River Hazards

The following river hazards are described briefly which forces the paddler to adapt an inquisitive attitude. The river sense of experienced boaters is based on this approach.

Don't let these descriptions intimidate you. Your purpose is to understand the hazards clearly, enabling you to know when they are a factor to your safety. If you would like further explanation, ask local instructors to point them out on nearby rivers.

A Foot entrapment is simply catching a foot in rocks on the bottom of the river. It is caused by trying to stand up while getting swept downstream in water usually in water mid-thigh to mid-torso deep. Prevention is easy: stay in the safe swimmer's position (on your back, feet up and pointed downstream) unless the water is less than knee deep. Practice swimming and maneuvering through rapids aggressively, on your back, looking between your feet at the side of the river you wish to avoid. In very deep water practice swimming freestyle, on your stomach. River swimming wisdom is to ball up when swimming over a sheer drop of more than 3-4 feet.

Strainers are trees or single branches in the current, with river water flowing through, causing a severe pinning hazard. Strainers are caused by erosion. Trees fall because of old age, floods, and storms. Look for them on wooded riverbanks, along small creeks after high water, often found on the outside of bend, and on less frequented rivers. Assume they are present unless you know otherwise. Use downstream vision to spot bobbing twigs or irregular flow patterns.

Man Made Entrapments Anything manmade in the river is dangerous and are a constant cause of alarm and are inherently more dangerous than most things natural. Keep an eye out for bridge pilings, low head dams, junked cars, any man made junk found commonly in urban riverways, under highway crossings, and at abandonned dam sites. Maintain a habit of visual downstream scanning. Avoid anything suspicious!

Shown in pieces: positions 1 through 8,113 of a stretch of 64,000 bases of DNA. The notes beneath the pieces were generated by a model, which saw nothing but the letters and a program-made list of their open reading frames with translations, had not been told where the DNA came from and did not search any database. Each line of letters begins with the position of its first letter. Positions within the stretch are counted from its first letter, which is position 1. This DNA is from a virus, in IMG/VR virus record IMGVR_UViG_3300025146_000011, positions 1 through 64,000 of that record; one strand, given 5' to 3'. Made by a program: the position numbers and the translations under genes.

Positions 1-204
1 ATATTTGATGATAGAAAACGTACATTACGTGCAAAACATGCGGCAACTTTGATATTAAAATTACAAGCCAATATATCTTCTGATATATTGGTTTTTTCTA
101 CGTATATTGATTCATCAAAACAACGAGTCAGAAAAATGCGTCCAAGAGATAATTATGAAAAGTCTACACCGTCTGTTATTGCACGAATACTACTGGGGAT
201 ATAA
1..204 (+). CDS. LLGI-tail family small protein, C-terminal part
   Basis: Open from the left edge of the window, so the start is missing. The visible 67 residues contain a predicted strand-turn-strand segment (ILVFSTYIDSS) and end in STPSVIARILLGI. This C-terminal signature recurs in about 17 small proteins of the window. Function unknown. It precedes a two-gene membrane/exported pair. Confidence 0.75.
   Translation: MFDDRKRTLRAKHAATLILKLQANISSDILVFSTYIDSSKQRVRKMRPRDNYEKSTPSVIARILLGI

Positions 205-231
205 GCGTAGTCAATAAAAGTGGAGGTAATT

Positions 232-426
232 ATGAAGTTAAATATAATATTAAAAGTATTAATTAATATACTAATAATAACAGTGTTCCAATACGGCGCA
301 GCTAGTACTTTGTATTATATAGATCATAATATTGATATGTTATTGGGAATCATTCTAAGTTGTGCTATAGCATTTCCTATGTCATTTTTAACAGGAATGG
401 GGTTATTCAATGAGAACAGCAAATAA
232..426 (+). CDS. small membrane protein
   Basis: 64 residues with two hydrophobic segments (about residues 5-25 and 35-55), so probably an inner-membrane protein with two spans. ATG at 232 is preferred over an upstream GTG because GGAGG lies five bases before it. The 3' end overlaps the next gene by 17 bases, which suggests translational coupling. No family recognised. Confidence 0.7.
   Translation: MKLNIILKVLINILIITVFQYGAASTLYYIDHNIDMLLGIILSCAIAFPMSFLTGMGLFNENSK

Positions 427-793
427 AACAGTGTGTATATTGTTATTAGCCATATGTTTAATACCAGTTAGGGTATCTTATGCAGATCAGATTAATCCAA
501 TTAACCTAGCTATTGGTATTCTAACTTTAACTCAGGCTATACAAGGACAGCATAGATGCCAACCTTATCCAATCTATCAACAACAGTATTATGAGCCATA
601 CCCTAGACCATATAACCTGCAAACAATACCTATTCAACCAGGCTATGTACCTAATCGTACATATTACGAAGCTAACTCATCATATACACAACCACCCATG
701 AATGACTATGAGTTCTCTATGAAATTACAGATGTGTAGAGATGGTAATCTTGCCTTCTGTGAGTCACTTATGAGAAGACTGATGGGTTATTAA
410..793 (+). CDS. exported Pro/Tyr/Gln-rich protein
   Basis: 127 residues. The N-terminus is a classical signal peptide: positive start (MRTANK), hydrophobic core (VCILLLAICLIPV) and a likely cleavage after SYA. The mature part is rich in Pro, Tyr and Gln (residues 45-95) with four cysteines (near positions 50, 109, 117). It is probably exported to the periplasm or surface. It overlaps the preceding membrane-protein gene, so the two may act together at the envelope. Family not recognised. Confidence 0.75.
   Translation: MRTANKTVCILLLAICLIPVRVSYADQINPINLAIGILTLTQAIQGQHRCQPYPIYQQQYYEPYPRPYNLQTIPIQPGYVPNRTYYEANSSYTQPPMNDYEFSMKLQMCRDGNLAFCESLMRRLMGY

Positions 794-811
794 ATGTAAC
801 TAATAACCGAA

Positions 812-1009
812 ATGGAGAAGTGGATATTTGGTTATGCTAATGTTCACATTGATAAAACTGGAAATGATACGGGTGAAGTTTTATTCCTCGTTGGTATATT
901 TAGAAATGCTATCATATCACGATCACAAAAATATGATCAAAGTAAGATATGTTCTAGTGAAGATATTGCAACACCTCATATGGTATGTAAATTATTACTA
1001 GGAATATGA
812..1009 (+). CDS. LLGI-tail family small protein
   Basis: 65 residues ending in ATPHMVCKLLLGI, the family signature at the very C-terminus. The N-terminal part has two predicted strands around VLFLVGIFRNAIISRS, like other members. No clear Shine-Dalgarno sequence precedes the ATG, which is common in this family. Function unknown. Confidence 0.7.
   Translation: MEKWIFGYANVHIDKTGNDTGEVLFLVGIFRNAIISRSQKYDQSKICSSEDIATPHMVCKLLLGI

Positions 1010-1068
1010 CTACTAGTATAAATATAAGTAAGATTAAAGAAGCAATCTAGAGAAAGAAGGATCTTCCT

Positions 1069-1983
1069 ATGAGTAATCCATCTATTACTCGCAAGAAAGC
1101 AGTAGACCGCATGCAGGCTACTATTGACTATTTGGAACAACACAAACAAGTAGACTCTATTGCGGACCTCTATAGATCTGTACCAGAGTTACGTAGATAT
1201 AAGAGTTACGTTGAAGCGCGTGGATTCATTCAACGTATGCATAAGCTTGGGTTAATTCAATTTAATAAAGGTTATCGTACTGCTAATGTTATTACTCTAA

Broaches Getting pinned on a rock, either amidship or at the ends. Avoid sharp rocks that can potentially crease a boat or serve as point to be wrapped by your kayak! Develop the instinct to lean into the rock with your boat and body leaning together like a bell buoy. Reach your body out to "Love the rock". Practice this skill with an instructor on gentle, shallow water until it becomes instinct.

Undercut Rocks Undercuts are a water feature where a slab of rock, or rock shape, forces the current flow to go under the surface. Learn to spot them by the dark shadow on the upstream side of the rock, the lack of pillowing action by oncoming water, and by the lack of a predictable eddy on the downstream side. Most dangerous undercuts are well known by locals, and listed in guidebooks.

Entanglement Getting tangled exiting your boat is most likely to be caused by ropes, and loose lines, in your boat. Practice wet exits and critically evaluate your outfitting for entanglement potential. Treat throw ropes as a potential hazard. Keep them neatly bagged, and carry a knife for rescue.

Vertical Pins occur when the bow buries and gets pinned on the bottom after a steep drop. This is not a concern until you are paddling drops of over 3 or 4 feet. Advanced paddlers prevent them by checking the water depth first, and leaning back into a 'boof' move to keep the bow up. Paddling boats with a large volume bow reduces this risk substantially- Thats why creek boats have high volume!

Hydraulics The killer hydraulics have evenly formed backwash, water moving back upstream for four or more feet. Holes with more of a wave shape are intimidating, but typically less hazardous than water flowing smoothly upstream. Dams, and hydraulics that are very regular, and perpendicular to the current are far more dangerous than hydraulics angled with one end downstream.

Long Swims Many people unfamiliar with the sport might expect long swims to be a primary killer. Since most beginner/intermediate rivers have pools between the drops, this is rarely the case. Wearing a tight PFD, matching your ability to an appropriate river, and being dressed for a swim can be excellent defense against a long swim. Of course another great precaution is a competent group of friends with either a shore or boat based rescue plan.

Back to basics: wear a helmet in kayaks, and learn to tuck tight forward to the deck when you flip ...dress appropriately for the water and air temperatures. Drysuits and wetsuits are a must if the combined water and air temperature is under 100 degrees.